I loved Jim Carrey's mid-1990s streak of comedies when I was a child. I didn't quite understand how cruel and offensive Ace Ventura was at the time, I just rolled with the slapstick clowning and catchphrases. It's notable that Carrey has a writer's credit on that film, and a lot of it feels like a succession of comedy routines bolted onto a mystery plot that doesn't make a great deal of sense. The Mask, on the other hand, is more coherent. The plot is equally ridiculous, but there is some shape and purpose to the film – one that is moulded to Carrey's strengths, even though he didn't actually write it.

As the ridiculous TV psychologist explains – we all wear masks that help us conform to the expectations of society and allow us to get on in life. Carrey's character Stanley Ipkiss wears one all the time. He's a self-described nice guy who finishes last, helpful to the detriment of his own interests or desires. The magical mask he finds, imbued with the Norse god Loki's mischievous spirit, allows the repressed id to come out and play. Wearing the mask means liberation from your inhibitions, and all those social masks you wear in real life.

Ipkiss is set up as a hopeless romantic obsessed with cartoons, and the superhero he becomes is a reflection of that bedrock in his character. There is an unexpectedly smart twist part-way through the film when the intrepid reporter who we think will become the genuine love-interest is revealed as a sell-out. Meanwhile, the mob boss's doll, who we suspect may be out to entrap Ipkiss, turns out to be just another hopeless romantic. This was Cameron Diaz's breakout role, and she's cast very well as a kind of modern day Marylin Monroe bedazzling all the shmucks around her. There's a winning earnestness to her character that the Farrelly brothers would seize upon for There's Something About Mary.

If anything, Carrey's buffoonery as 'the Mask' is the least enjoyable part of the film when watching as an adult. Far more fun is seeing how Stanley gets trod all over in his regular life while fundamentally remaining a decent guy – essentially the same set-up that would win Carrey plaudits for The Truman Show. While Ace Ventura is crude, mean and horrifically homophobic and transphobic, there's a fairytale quality to The Mask that makes it hold up far better 20 plus years later.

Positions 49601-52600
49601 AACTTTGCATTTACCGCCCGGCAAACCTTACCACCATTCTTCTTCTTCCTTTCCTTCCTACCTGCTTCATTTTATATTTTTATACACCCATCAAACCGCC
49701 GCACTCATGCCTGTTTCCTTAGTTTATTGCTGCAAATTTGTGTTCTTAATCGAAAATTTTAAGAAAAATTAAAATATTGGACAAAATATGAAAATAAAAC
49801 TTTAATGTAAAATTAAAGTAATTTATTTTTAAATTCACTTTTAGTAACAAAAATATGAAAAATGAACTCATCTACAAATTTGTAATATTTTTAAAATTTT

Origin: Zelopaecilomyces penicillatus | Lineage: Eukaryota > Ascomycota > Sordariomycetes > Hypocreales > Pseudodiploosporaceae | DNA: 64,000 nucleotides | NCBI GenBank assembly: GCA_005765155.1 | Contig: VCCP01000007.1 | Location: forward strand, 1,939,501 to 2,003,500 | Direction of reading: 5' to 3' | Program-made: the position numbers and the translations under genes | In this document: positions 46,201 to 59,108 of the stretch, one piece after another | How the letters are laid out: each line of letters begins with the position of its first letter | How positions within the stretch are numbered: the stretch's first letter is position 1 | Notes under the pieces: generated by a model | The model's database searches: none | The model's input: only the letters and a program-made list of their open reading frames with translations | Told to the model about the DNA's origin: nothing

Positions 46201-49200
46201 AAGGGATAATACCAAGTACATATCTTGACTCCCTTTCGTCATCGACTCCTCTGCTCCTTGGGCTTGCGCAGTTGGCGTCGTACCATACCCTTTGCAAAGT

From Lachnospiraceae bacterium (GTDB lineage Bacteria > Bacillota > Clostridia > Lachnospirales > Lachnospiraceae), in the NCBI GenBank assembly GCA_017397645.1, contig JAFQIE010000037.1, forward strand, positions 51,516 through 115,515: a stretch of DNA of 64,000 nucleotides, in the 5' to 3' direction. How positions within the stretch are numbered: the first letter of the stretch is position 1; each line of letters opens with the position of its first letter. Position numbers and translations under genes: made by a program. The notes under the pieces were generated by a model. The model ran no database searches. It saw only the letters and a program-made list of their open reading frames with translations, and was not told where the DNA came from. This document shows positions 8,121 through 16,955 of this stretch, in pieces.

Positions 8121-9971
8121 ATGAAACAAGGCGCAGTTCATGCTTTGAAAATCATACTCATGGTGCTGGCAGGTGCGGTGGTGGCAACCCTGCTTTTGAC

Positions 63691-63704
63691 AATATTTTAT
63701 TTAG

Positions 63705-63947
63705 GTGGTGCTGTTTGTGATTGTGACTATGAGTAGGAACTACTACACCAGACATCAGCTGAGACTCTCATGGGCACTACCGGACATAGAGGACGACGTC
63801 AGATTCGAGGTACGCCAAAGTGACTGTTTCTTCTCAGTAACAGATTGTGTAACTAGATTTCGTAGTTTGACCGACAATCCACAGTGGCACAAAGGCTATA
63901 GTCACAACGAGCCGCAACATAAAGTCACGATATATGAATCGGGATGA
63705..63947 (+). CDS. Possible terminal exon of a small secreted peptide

"The religions come and the religions pass, and the civilisations come and pass, and naught endures but the world and human nature. Ah! if man would but see that hope is from within and not from without—that he himself must work out his own salvation! He is there, and within him is the breath of life and a knowledge of good and evil as good and evil is to him. Thereon let him build and stand erect, and not cast himself before the image of some unknown God, modelled like his poor self, but with a bigger brain to think the evil thing, and a longer arm to do it."
– H. Rider Haggard, She


The Thing

My wife and I spent the first 10 minutes of the film cursing the Norwegian sniper for trying to shoot the very cute dog running through the snow. Little did we know what evil lurked within. The Thing is a creature feature with excellently gross and gooey monstrosities bursting through animal and human flesh. Having watched Alien recently, I thought this had a pretty similar vibe. Like the xenomorph, the Thing is a ruthless and inexplicable killer preying on a crew stationed at the end of the world where nobody can hear them scream. There are some potential sexual undertones (unwanted penetration, a monstrous birth), as well as your standard cosmic horror of an unknowable being of incredible power warping humanity by its presence.

What's more interesting is the idea that the monster is a parasite hiding behind the masks of friends and colleagues. By its very nature it sows suspicion and turns people against each other. The film's ending majors on this theme – the two survivors facing one other uncertain if either of them secretly harbours the beast within. Perhaps that speaks to a kind of cold war McCarthyite paranoia about a communist fifth column within Western democracies. That point may have been stronger if it was revealed that the all-American hero Mac (played with typical swashbuckling style by Burt Reynolds) was an agent of the alien intelligence. As it stands, the political subtext is just suggestion, and for me, Alien holds richer symbolic significance.


A Clockwork Orange